By Art Martone
The Bruins' offseason makeover began Tuesday afternoon, as the team traded defenseman Dennis Wideman and two draft choices -- its own first-round choice (the 15th overall selection) this year and a No. 3 next year -- to the Florida Panthers for forwards Nathan Horton and Gregory Campbell.
Horton, a 25-year-old center, was the third overall selection in the 2003 draft and has scored 142 goals in six NHL seasons. His career high in a season is 31 (in 2006-07), and he's scored 20 or more in each of the last five years. Last season he had 20 goals and 37 assists in 65 games.
He is the jewel of the deal, as far as the Bruins are concerned.
"Nathan is big, powerful, young man," general manager Peter Chiarelli said in a statement. "He is 25 years old, has scored over 30 goals once, and over 20 goals in five consecutive seasons. He is a shooter who plays a power game."
Horton will earn 4 million for each of the next three seasons.
In a conference call, new Florida general manager Dale Tallon said that Horton had asked for a trade.
"Obviously he was frustrated with what has gone on in the past and wanted to know if we could help him out to see what is out there forhim," Tallon said. "That's how this all began. He showed frustrationand felt it would maybe be better if he was able to go somewhere else.
"I said in my introductory press conference that players want to be here will behere and players that want to play elsewhere will play elsewhere.That's what is going to happen here."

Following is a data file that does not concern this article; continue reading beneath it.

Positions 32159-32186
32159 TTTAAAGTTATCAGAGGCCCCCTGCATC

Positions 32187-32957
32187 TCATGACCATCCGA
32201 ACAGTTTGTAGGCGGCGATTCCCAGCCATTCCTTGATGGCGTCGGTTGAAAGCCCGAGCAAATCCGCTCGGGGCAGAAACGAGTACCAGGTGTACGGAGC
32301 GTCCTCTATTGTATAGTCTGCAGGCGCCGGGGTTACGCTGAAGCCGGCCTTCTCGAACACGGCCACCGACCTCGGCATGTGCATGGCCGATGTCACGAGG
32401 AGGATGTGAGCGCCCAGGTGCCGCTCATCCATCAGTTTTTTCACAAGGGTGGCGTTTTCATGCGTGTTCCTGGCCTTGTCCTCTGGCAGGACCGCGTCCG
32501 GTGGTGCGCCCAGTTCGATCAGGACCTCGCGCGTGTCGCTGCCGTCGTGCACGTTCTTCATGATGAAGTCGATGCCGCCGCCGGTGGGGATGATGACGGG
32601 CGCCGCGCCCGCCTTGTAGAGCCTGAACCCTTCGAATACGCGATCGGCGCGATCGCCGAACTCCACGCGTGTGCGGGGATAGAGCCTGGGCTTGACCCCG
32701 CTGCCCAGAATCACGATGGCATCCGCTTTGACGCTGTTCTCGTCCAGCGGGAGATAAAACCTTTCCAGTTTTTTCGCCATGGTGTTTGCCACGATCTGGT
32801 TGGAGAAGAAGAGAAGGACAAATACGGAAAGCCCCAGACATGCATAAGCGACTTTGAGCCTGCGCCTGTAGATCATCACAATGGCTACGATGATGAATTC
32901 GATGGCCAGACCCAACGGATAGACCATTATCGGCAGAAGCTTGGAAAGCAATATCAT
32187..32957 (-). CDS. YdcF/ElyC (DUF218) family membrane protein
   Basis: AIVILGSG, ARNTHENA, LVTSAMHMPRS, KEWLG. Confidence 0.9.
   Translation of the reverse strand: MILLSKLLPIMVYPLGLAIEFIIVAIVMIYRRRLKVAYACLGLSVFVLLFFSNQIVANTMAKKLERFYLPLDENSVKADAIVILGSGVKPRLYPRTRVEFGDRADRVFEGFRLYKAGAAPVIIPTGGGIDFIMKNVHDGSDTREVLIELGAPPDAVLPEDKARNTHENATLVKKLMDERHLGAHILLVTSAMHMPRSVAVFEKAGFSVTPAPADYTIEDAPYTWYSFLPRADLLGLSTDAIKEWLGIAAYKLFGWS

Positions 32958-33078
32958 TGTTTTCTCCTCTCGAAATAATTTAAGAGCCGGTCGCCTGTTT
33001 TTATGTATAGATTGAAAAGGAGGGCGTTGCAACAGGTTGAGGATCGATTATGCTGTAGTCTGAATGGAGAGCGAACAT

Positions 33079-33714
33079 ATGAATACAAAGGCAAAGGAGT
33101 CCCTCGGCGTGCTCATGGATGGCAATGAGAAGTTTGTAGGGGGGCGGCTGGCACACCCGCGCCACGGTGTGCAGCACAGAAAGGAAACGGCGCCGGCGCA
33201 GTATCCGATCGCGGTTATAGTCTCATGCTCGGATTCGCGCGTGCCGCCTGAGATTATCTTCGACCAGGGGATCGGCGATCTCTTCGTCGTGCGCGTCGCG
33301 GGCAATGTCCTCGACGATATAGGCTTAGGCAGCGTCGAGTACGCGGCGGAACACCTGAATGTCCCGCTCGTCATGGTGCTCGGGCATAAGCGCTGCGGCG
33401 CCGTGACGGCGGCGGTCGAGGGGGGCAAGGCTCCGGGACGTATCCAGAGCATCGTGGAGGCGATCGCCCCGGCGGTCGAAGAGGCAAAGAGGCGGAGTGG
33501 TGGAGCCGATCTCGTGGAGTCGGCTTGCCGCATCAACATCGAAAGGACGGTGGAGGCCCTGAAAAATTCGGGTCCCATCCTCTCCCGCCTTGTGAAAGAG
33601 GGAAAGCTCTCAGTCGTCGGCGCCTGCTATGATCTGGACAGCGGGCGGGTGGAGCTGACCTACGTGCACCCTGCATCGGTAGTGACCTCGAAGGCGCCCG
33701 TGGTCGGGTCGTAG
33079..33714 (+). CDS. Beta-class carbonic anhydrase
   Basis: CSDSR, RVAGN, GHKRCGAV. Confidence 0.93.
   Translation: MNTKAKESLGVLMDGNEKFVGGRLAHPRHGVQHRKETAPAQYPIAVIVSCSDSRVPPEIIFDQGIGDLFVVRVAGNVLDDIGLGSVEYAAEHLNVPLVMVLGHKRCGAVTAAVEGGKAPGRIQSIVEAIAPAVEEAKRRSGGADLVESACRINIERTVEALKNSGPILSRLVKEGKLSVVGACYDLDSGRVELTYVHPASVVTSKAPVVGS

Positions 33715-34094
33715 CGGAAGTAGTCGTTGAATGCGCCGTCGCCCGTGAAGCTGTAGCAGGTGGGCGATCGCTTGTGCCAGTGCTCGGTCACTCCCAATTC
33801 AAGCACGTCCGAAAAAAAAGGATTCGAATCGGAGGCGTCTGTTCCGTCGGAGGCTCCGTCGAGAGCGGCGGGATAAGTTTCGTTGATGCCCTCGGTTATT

Campbell -- the son of NHL discipline chief Colin Campbell -- is a 26-year-old center who is a restricted free agent. His best year was 2008-09, when we went 13-19-32 in 77 games. He slumped to 2 goals and 15 assists in 60 games last year.
"Gregory is a hard-nosed, smart, two-way player," said Chiarelli. "He is strong in his zone and can play a variety of roles."
Wideman's disappointing 2009-10 season in Boston has been well-chronicled, and both Chiarelli and Tallon say a change of scenery may be what the veteran defenseman needs.
"Dennis had a terrific three years in Boston," said Chiarelli. "He hit a couple of bumps along the way this past year. This happens sometimes with skill players and their confidence. He rebounded to be one of our best players in the stretch run and in the playoffs. He is a clutch competitor and is one of the best passers in the game. I wish Dennis the best of luck in Florida."
"I think he was frustrated early in the year, lost some of his minutes and probably tried to do too much," said Tallon. "But he bounced back after the trading deadline and had a good finish to the season and an outstanding plauoff.
"He'll get plenty of ice time in Florida and spark the power play."
Tallon said he tried to acquire the second overall pick from the Bruins, but was rebuffed.
"There had been discussions, yes there were, but they were adamant on keeping it," he said.
Art Martone can be reached at firstname.lastname@example.org.